More than that, I think skiing works for bringing about flow because it is challenging both physically and psychologically. It requires me to be to completely “in” my body as well as exercising my mind in ways that I don’t usually have to. Certainly in the early days of learning, it was necessary to overcome a whole load of instincts (i.e. when faced with a steep slope that you don’t want to career down, completely out of control; lean forwards).
The combination of needing to command your body to move in unfamiliar ways (subtle flexing of the ankles makes all the difference!) whilst not overthinking is massively challenging. Think about what you’re doing, so you do it right, but don’t think about it too much, or you’ll end up all stiff, rigid and robotic, and therefore unable to move in the right way. Like many activities that result in flow, the best skiing (at my intermediate level, at least) happens when you stop being too conscious of the precise, separate actions, and just allow the whole to come together.
My best moments of flow happened when the challenge was great enough to require total focus
When it does, there’s really nothing like it. My best moments of flow during the week happened when the challenge was great enough to require total focus. An extremely steep mogul field (bumps), with a base of ice, covered with a layer of soft fresh snow, plus the helpful addition of the occasional loose rock. Skiing through the forest, having no choice but to find a way to turn, even if it looks a bit too tight or precipitous. When the alternative is to crash into a tree, you suddenly find that you can pull off manoeuvres that you wouldn’t have thought you were capable of had you had time to think about it.
The real beauty of flow is that the effect of being profoundly focused on the activity (be it skiing, playing chess, or whatever) leads to your awareness of everything else falling away, even your own emotions. This, perhaps paradoxically, brings about a spontaneous sense of joy.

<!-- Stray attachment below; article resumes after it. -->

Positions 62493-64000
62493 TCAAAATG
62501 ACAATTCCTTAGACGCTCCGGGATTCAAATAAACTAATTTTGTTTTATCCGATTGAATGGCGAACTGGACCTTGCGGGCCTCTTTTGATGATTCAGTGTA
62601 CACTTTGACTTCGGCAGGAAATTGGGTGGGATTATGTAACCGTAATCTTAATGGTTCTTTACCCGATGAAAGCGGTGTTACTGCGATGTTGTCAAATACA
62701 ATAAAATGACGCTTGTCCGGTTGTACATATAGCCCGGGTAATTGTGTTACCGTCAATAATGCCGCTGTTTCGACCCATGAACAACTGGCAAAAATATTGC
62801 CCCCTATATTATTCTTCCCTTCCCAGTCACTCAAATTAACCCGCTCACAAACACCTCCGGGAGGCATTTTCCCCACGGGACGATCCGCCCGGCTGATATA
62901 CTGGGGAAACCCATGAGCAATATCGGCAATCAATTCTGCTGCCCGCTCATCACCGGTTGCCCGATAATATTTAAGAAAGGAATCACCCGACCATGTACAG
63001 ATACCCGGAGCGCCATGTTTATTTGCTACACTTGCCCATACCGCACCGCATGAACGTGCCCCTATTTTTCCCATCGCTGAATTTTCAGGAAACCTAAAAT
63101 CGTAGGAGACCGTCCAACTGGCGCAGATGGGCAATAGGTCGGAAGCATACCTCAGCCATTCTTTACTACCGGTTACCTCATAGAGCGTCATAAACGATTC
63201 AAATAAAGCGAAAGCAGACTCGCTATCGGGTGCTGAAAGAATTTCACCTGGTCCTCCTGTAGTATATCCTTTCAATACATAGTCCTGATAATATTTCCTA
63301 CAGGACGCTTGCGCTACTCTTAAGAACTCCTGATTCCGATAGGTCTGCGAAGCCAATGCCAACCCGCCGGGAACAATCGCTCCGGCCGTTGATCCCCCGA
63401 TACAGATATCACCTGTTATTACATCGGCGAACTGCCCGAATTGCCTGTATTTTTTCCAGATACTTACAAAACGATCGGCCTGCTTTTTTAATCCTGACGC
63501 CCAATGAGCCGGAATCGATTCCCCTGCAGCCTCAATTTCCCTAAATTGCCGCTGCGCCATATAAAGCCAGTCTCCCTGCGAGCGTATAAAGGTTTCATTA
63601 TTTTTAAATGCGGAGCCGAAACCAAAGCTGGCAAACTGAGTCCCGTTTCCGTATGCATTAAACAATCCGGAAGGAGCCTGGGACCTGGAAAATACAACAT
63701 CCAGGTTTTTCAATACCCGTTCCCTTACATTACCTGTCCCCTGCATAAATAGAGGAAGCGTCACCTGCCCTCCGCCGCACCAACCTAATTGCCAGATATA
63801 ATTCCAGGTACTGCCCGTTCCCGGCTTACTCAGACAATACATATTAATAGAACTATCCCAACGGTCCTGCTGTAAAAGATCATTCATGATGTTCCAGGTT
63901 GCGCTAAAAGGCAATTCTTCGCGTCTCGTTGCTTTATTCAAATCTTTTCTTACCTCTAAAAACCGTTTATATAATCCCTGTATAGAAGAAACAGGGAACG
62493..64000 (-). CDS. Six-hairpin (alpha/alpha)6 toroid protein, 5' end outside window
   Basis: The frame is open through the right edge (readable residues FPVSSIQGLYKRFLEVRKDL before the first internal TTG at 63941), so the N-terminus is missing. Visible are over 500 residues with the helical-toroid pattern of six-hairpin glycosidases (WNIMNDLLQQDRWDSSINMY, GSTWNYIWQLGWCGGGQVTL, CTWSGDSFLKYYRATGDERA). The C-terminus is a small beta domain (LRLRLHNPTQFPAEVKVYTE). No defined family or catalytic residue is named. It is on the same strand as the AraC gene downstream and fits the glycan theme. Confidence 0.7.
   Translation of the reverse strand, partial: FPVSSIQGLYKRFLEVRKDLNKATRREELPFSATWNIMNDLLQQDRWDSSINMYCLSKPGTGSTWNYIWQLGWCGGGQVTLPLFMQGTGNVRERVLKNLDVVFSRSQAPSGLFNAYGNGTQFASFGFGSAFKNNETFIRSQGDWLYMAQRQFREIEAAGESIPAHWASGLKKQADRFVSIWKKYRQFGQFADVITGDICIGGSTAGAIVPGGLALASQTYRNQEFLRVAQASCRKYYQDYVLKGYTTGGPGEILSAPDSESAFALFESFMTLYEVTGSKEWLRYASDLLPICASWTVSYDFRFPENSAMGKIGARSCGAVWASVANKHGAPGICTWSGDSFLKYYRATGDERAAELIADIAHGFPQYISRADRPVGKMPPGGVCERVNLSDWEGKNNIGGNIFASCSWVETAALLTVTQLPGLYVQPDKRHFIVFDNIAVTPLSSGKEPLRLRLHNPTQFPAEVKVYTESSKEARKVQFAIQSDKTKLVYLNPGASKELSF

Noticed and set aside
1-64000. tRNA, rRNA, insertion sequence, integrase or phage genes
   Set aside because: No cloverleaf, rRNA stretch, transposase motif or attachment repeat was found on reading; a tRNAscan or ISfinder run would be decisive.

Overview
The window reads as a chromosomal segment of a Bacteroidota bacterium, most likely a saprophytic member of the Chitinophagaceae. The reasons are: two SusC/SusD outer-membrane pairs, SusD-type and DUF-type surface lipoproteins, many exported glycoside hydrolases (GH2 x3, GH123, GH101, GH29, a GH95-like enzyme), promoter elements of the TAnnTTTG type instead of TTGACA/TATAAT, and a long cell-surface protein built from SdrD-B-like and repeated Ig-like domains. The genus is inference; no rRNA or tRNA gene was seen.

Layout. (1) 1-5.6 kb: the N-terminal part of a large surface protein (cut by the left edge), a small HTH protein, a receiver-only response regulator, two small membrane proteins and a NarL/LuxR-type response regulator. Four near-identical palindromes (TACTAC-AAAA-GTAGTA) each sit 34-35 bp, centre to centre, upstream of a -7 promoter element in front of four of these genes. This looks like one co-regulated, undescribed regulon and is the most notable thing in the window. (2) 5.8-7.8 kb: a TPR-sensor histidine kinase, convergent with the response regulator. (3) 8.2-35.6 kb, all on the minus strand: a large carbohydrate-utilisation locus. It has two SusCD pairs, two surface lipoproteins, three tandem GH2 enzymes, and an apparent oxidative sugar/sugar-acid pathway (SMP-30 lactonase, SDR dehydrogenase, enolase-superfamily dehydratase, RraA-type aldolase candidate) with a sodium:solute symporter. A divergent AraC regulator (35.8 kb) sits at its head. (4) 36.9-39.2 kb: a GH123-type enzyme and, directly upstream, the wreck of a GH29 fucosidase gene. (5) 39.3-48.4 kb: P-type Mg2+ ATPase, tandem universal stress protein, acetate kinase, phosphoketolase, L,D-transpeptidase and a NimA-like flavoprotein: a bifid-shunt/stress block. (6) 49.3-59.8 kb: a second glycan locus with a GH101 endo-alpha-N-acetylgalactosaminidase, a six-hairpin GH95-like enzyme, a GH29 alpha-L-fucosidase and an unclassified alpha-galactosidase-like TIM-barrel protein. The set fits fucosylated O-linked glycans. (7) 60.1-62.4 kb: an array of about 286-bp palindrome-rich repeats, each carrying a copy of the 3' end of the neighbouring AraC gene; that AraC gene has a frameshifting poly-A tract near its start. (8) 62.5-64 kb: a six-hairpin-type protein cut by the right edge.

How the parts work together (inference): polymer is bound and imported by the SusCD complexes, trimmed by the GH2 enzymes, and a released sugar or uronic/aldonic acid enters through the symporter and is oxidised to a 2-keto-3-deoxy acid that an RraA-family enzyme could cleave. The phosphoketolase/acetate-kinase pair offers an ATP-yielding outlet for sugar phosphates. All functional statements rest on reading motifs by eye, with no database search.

Sounds like something we could all do with more of in our lives. But is it possible to engineer? Csikszentmihalyi’s book, Finding Flow, suggests that there are steps you can take, but in my view, flow is somewhat elusive. It’s unrealistic to wake up on a Monday morning and decide to get yourself into a state of flow. In spite of this, some surprising research has shown that more occasions of flow occur at work than in leisure time.
According to those who’ve looked into it, jobs involving activities like problem solving, evaluation and planning are particularly likely to generate flow. Come to think of it, that’s starting to sound quite a lot like my job. But do I really experience flow at work on a regular basis? There are certainly some aspects of my work which I get utterly absorbed in, but I would say the rhythm of my work is such that it’s actually quite difficult to let the flow flow, as it were.
In fact, I think flow is increasingly difficult to access, as our world becomes punctuated by hyperconnective interruptions. As I’ve said elsewhere, there is now an expectation that we are permanently available, along with a near-addiction to getting new information, through our email accounts, Twitter feeds and personal networks. These phenomena are surely major threats to flow. Flow at work seems highly unlikely to occur when you’re in an open plan office, with phones ringing all around, colleagues popping in to ask quick questions, and the general hubbub and buzz of a busy office.
I’m sure that Csikszentmihalyi is right in saying that specific goals requiring specific responses, challenge and attainability are needed to produce flow. In the context of work, though, I would say that uninterrupted time, and the right conditions in terms of space are just as important. How can you really be lost in flow with a pinging smart phone by your side? For me, and I don’t know whether I’m alone in this, the physical dimension also seems critical. Sure, I can get lost in writing up a report, but it’s never as complete, as total as the flow I experience when I’m on skis, trying not to crash into trees.